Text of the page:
One of the friendliest and most widely planted grapes in Italy, Montepulciano from the mountainous region of Abruzzo is usually an easy drinking red wine that will pair perfectly with your Bolognese or roast chicken. This example is from La Valentina, one of the most important producers in the zone, whose higher end bottling called "Spelt", usually receives accolades from the top reviewers. It is indeed an attractive wine, with baked cherry, licorice and a stony minerality on the nose. Small wonder, as the vines here live in stony soils at 500 - 1000 ft. in altitude. And although it has wonderful up front dark fruit in the mouth and excellent acidity giving it lift, it finishes with a bit of drying tannins that make me wonder if this bottling is a bit too serious for it's $11.99 price point. It seems that it could benefit from a year or 2 in the bottle. Still, at an everyday price like this, it's definitely worth checking out for yourself. Imported by Dalla Terra, a company with a very nice looking portfolio, this is still a fine example of Abruzzo Montepulciano. Cheers.
Sunday, November 27, 2011
Sunday, November 20, 2011
Here's a very fine little Spanish Rioja we tried tonight with some southwest style grilled shrimp that was very tasty. This 100% Tempranillo cuvee featured attractive blackberry and blueberry aromas along with a bit of spiciness. In the mouth it's quite fruity, round and nicely balanced without any trace of heat. It finishes smooth and lightly tannic. It's certainly not old school Rioja by any means and isn't especially complex. But it does make for a fruity, if somewhat simple quaffer that's a perfect weeknight accompaniment to whatever you're cooking....and it only cost me $12.99. One thing I really like about Spanish wines like this is that they are somewhat low-acid (a hot climate trait in general), and so they pair really well with some seafood as well as the standard meat dishes like grilled chicken, burgers or pork chops. Tonight it was great with the grilled shrimp but it would also go well with salmon or tuna, pan seared or grilled. Come to think of it, pizza's in play here as well. Cheers.
Thursday, November 17, 2011
One of the great things about studying wine is that there is always something more to learn. According to Wikipedia, the Chilean grape Carmenere was one of the original 6 grapes of Bordeaux even though only 5 of them are what we usually see associated with that region today. And what makes that association even more interesting is that Carmenere has aromatic and flavor similarities to good quality Bordeaux. It's dark in color and puts forth very earthy aromas of plummy fruit and a bell pepper quality often associated with Cabernet Franc, an important Bordeaux grape in St. Emilion and Pomerol. It has a fairly big, fruity palate and finishes with more of those earthy tones that make a wine worth talking about. It finishes smooth with no alcoholic heat. Produced by Geo Wines and imported by one of my favorites, Montecastelli, this $11.99 wine is a great value, and it's organic as well. So even though I skew old world when it comes to the greatest beverage, there's always great stuff to discover from the new world as well, and the Palin Carmenere is a great example of that. Cheers.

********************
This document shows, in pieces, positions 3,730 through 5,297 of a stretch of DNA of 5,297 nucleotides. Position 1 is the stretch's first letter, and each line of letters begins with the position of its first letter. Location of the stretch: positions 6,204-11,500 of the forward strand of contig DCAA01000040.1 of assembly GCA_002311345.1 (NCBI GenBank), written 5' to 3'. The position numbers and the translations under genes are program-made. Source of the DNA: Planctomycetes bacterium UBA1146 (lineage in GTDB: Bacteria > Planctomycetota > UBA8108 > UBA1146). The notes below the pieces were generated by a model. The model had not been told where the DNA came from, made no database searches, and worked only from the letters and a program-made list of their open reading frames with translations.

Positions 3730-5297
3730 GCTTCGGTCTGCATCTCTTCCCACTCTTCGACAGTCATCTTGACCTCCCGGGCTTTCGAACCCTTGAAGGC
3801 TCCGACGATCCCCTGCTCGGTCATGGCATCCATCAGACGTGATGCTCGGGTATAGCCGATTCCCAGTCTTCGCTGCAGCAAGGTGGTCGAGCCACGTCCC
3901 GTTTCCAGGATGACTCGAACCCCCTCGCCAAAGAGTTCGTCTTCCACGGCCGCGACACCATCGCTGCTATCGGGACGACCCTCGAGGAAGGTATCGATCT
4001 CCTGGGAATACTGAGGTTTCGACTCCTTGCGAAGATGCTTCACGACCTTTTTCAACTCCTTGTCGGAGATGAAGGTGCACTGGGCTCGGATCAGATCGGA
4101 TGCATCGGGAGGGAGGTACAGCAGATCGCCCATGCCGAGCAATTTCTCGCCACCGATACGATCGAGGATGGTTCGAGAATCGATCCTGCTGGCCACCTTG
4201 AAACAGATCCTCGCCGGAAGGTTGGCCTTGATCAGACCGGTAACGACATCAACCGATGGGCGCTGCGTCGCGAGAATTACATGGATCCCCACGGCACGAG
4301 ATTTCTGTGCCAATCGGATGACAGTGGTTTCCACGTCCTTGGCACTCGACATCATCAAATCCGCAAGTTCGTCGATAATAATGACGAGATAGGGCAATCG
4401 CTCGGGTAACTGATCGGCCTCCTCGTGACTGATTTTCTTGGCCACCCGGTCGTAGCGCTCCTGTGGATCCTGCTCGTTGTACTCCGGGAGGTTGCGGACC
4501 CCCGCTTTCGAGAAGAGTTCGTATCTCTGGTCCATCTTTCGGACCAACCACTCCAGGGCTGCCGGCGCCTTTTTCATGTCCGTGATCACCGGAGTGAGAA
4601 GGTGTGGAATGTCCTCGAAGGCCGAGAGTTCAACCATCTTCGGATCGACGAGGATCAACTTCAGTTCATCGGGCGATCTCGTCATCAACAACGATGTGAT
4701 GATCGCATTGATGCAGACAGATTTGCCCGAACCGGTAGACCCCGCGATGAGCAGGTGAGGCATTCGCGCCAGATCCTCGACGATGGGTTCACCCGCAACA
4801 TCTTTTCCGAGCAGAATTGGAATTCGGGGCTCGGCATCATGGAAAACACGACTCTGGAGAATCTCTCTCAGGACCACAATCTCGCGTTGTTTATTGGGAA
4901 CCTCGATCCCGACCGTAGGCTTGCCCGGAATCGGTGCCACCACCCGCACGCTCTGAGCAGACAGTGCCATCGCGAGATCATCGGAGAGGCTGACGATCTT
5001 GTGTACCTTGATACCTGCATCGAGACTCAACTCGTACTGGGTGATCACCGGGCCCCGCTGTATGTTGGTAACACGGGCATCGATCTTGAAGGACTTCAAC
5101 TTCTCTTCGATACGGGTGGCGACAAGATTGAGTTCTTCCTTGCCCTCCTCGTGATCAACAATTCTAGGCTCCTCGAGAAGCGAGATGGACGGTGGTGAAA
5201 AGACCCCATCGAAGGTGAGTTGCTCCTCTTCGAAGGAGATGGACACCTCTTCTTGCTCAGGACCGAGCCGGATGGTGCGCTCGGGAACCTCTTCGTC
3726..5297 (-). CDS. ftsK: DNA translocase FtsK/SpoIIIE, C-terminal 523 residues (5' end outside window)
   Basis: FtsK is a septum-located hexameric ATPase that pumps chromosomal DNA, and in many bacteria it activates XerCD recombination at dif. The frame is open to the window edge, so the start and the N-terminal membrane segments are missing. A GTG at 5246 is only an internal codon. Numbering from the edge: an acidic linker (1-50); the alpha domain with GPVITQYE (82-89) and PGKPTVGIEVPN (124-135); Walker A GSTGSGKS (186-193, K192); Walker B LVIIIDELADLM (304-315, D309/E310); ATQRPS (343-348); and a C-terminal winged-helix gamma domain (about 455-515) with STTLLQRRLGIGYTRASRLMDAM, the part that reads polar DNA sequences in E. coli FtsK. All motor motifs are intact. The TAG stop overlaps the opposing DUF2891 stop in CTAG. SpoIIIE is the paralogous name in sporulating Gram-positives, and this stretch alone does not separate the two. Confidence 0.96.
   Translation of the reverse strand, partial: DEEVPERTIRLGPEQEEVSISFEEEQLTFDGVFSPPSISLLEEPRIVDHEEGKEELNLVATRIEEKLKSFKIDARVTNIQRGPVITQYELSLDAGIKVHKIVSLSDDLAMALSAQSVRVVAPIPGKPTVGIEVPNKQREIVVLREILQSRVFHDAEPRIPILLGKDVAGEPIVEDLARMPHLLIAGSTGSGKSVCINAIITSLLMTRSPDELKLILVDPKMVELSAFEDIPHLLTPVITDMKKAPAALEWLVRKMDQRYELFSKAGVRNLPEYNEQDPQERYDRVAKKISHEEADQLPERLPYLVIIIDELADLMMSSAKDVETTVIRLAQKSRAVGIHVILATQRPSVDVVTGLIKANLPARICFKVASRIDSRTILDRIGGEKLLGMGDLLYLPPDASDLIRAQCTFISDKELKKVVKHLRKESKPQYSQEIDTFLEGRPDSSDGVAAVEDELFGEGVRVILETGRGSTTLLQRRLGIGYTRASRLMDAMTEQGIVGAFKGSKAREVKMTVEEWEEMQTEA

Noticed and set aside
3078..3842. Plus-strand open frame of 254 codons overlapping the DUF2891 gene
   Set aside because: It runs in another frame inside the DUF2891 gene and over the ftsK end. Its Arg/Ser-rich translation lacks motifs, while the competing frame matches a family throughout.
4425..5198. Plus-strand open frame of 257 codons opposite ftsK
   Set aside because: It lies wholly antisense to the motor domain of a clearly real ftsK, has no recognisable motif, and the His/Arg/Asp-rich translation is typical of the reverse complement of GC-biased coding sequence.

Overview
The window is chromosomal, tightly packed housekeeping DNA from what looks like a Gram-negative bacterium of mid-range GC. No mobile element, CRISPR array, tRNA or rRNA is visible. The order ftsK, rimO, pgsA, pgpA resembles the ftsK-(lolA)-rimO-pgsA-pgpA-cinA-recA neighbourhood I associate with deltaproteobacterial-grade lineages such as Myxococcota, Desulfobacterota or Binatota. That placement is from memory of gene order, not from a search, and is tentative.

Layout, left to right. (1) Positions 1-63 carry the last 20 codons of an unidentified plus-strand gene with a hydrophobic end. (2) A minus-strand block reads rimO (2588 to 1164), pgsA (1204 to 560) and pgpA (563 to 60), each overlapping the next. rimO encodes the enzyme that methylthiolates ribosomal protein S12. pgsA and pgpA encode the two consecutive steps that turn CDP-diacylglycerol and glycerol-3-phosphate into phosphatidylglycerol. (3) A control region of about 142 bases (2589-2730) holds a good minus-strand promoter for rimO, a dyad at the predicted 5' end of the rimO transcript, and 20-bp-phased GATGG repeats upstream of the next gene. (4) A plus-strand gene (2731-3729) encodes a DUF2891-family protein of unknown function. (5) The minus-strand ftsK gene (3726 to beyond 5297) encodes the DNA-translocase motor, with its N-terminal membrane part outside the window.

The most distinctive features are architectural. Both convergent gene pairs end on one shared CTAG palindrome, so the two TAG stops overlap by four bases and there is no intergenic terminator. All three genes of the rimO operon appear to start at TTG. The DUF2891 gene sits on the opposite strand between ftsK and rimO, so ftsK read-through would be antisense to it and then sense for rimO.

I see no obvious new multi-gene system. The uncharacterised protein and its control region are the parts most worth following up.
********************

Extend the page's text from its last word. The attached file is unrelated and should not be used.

Tuesday, November 15, 2011
For those of you who sometimes don't finish a bottle with dinner, a must have for your kitchen is Vacu Vin. This handy little item allows you to preserve the wine left over for 24 - 48 hours or so. You simply insert the rubber stopper, press down on the stopper with the pump and pump the air out of the bottle. The basic kit gets you a pump and 2 rubber stoppers and you can always buy more stoppers. It's a great low cost way to save what you've left in the bottle for tomorrow, either for drinking or cooking. Cheers.
Thursday, November 10, 2011
Quincy is a small Loire Valley appellation down the road from Sancerre that makes wines from Sauvignon Blanc only. I've mentioned in past posts that Sancerre is without a doubt my favorite Sauvignon Blanc and this version from nearby has a lot of the same qualities for a lower price. Yes the Domaine de Villalin Quincy is just a bit outside my everyday price range at $15.99, but this wine is really tasty. It's got all the grapefruit and lemon zest qualities that you expect from this grape and it has the same chalky minerality that really defines Sauvignon Blanc from this region in general. Imported by one of my favorites, Polaner Selections, this organically produced wine is a delicious selection to have with shellfish, cod or grilled trout. Cheers.
Saturday, November 5, 2011
One of my biggest pet peeves is Cabernet that doesn't taste like Cabernet. Cabernet Sauvignon, along with it's plummy, black currant like fruit, is supposed to have an herbaceous characteristic. But when the grapes get too ripe and your end product is an everyday Cabernet that is now 14.5% alcohol or above, it ends up tasting more like Zinfandel....all jammy fruit and none of that herbal nuance that is endemic in good Cabernet. You've now ripened the complexity out of the wine. Well the Magnificent Wine Company's "Steak House" Cab from Washington's Columbia Valley was a pleasant surprise when we dove into one this week. It smelled like cab and tasted like cab and that me very happy as good Cabernet, even in the lower price points, is one of the greatest grapes. A project of K Vintners Charles Smith, the "Steak House" Cabernet has plenty of medium-bodied plum and black currant flavor as well as that tell-tale herbal quality. It's a very balanced 13% alcohol and it cost me a very affordable $12.99....and the package is certainly eye-catching and fun. Burgers, steaks and chops are all in play with this tasty wine. Cheers.